4. Operating Expenses
Operating expenses such as sales and marketing are those that cannot be directly tied to revenue. In this lesson, I analyse the operating expenses of MarkerCo, line-by-line.
- Operating expenses are those that cannot be matched directly to revenue
- Examples include:
--- Research and Development
--- Sales and Marketing
--- General and Adminstrative
--- Depreciation and Amortisation
Depreciation and Amortisation
- Special entries in the income statement because they do not directly cost money
- Account for the gradual reduction in value of company assets
- Depreciation covers tangible assets (e.g. manufacturing equipment)
- Amortisation covers intangible assets (e.g. patents, brand)
- SG&A / Gross Profit tells an analyst how much a company's running costs affect profit
Below gross profit on the Income Statement are operating expenses. These are all the expenses that can not be directly matched to revenue, and include research and development costs, selling and marketing expenses, general and administrative expenses, and lastly depreciation and amortization. Let's go through these line items now in detail. Research and development is pretty straightforward. When a company is developing a new product, it requires upfront costs that are not directly related with revenue. Pharmaceutical companies can often have higher R and D costs as opposed to say a hotel operator, which may have hardly any. Next up are sales and marketing expenses. This is a crucial entry in some businesses, for example B2B Software, where this expense line item can be by far the biggest operating expense. Let's take a look at the Income Statement for Box, a cloud storage company as an example. From their Income Statement, sales and marketing is by far the biggest expense, dwarfing even the cost of goods sold. Underneath sales and marketing expenses, are general and administrative. Sometimes these two items are grouped together, but it's better for the analyst if they are not. General and administrative include period costs such as payroll, legal fees, management salaries, etcetera.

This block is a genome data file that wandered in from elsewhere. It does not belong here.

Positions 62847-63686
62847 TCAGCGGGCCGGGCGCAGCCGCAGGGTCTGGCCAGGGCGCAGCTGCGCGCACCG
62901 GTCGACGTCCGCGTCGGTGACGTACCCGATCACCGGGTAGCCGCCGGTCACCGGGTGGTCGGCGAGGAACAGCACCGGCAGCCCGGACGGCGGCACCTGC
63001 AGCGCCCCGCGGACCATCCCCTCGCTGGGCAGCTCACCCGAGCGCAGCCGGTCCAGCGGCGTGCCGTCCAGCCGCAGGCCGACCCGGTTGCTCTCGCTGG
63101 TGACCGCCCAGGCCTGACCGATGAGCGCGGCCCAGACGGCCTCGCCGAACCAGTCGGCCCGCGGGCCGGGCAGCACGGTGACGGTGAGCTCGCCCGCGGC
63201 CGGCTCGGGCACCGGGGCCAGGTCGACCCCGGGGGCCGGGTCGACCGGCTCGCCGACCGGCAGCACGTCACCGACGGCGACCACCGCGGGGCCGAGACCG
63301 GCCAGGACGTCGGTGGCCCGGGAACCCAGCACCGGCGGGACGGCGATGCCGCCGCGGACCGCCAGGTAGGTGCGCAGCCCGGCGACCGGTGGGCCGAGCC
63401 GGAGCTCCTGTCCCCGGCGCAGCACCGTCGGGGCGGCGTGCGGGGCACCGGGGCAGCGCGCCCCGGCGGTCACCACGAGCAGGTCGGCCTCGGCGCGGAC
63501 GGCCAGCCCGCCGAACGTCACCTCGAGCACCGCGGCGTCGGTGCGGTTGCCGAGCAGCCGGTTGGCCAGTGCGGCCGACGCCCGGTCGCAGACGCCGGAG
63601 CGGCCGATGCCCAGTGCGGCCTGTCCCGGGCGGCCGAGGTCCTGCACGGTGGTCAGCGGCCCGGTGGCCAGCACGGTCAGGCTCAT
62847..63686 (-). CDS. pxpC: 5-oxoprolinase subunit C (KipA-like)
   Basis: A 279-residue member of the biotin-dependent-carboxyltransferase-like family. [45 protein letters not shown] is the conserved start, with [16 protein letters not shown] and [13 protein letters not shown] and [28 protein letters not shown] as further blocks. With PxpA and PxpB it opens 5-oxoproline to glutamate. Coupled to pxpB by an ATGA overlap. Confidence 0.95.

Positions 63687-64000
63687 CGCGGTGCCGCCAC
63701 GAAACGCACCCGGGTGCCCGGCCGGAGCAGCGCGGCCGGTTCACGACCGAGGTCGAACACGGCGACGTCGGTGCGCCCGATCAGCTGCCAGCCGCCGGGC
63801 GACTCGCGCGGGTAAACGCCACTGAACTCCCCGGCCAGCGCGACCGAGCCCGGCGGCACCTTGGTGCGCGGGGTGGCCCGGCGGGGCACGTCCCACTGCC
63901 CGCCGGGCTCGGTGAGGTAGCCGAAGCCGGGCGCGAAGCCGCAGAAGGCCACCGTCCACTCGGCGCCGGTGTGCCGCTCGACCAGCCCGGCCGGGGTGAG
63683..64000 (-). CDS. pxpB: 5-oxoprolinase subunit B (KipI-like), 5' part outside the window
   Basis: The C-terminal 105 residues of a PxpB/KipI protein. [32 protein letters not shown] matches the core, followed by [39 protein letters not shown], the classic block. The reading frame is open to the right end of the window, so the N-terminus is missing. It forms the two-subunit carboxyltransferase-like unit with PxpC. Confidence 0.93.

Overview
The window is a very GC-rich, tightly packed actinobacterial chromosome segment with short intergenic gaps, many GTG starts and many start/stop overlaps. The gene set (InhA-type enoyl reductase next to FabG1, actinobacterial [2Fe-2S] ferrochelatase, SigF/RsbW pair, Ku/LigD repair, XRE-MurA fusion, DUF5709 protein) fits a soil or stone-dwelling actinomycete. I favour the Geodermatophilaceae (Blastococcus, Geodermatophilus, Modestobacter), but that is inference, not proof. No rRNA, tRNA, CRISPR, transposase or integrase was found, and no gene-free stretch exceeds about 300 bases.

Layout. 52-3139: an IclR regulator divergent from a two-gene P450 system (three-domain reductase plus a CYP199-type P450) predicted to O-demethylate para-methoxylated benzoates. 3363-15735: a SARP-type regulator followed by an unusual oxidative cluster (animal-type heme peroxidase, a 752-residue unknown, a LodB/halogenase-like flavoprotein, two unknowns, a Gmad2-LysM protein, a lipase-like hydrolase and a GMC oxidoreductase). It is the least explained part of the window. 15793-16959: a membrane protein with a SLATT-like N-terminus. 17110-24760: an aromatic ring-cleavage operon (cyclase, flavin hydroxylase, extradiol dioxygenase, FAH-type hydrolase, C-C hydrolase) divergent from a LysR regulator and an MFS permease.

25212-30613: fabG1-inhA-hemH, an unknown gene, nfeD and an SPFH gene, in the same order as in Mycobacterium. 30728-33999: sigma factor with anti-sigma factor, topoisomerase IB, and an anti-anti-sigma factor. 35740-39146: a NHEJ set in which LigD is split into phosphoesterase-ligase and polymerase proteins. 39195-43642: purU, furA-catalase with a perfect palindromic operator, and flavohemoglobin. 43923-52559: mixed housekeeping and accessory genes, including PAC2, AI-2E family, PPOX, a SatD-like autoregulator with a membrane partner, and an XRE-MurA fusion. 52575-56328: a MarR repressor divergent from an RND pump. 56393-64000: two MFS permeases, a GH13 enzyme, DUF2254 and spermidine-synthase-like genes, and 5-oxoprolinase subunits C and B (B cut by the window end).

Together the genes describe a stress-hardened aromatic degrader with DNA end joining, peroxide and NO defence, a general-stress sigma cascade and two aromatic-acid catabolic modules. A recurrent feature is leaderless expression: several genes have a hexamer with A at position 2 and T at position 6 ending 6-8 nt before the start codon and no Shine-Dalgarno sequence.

When it comes to these two entries, I like to understand what percentage of gross profit, selling, general and administrative comprise of. In the case of MarkerCo, let's find out. I'll create a new row with "Alt + I, R," and I'll entitle this, "SG and A divided by gross profit," and this will equal to E17 plus E16, divided by the gross profit.
And I'll copy across for the remaining cells, and convert into a percentage. And I'll just italic this line, as well.
And as you can see, SG and A makes up between 33 and 38 percent of our gross profit during the last four years. This doesn't show a lot of variability, but it is something the company might want to monitor as it continues to grow its business. In general, companies performing well have a consistent SG and A divided by gross profit percentage that does not deviate too much over time. Companies in trouble can see huge jumps in this percentage as revenue falls in a bad year, but the SG and A remains constant. If the company can't cut SG and A fast enough, it can start eating into the companies profits very quickly. The last item under operating expenses here is depreciation and amortization. Depreciation is a loss incurred due to the wear and tear of tangible assets such as machinery and buildings. Say, for example, MarkerCo buys a machine to make a new hardware product for $2 million. The machine has a lifetime of 10 years. Every year of the machine's life, I need to incur a loss to account for this gradual wear and tear. Different methods of depreciation are used in different cases, but straight-line is the easiest to understand. In the example above, under straight-line depreciation, the value of my machine falls by the same amount every year, which is 200,000. Note that I don't actually pay the $200,000 out in cash, but I must recognize it as a loss on the Income Statement. Depreciation is applied to tangible assets such as buildings and machinery, whereas amortization is applied to intangible assets, such as patents.
As you can imagine, depreciation and amortization require some interpretation on behalf of the company, and as a result, can be manipulated to adjust earnings. Say, for example, I operate a fleet of trucks with a depreciated life of eight years. If I change the depreciated life to 12 years, this could boost my profit substantially. As a consequence, analysts need to have a good understanding of a company's depreciation and amortization policies, particularly in asset-heavy industries, like haulage and manufacturing. Once I subtract all of these operating expenses from gross profit, I get earnings before interest and taxes, commonly called EBIT. Let's now explore how we go from EBIT to net profit in the next lesson.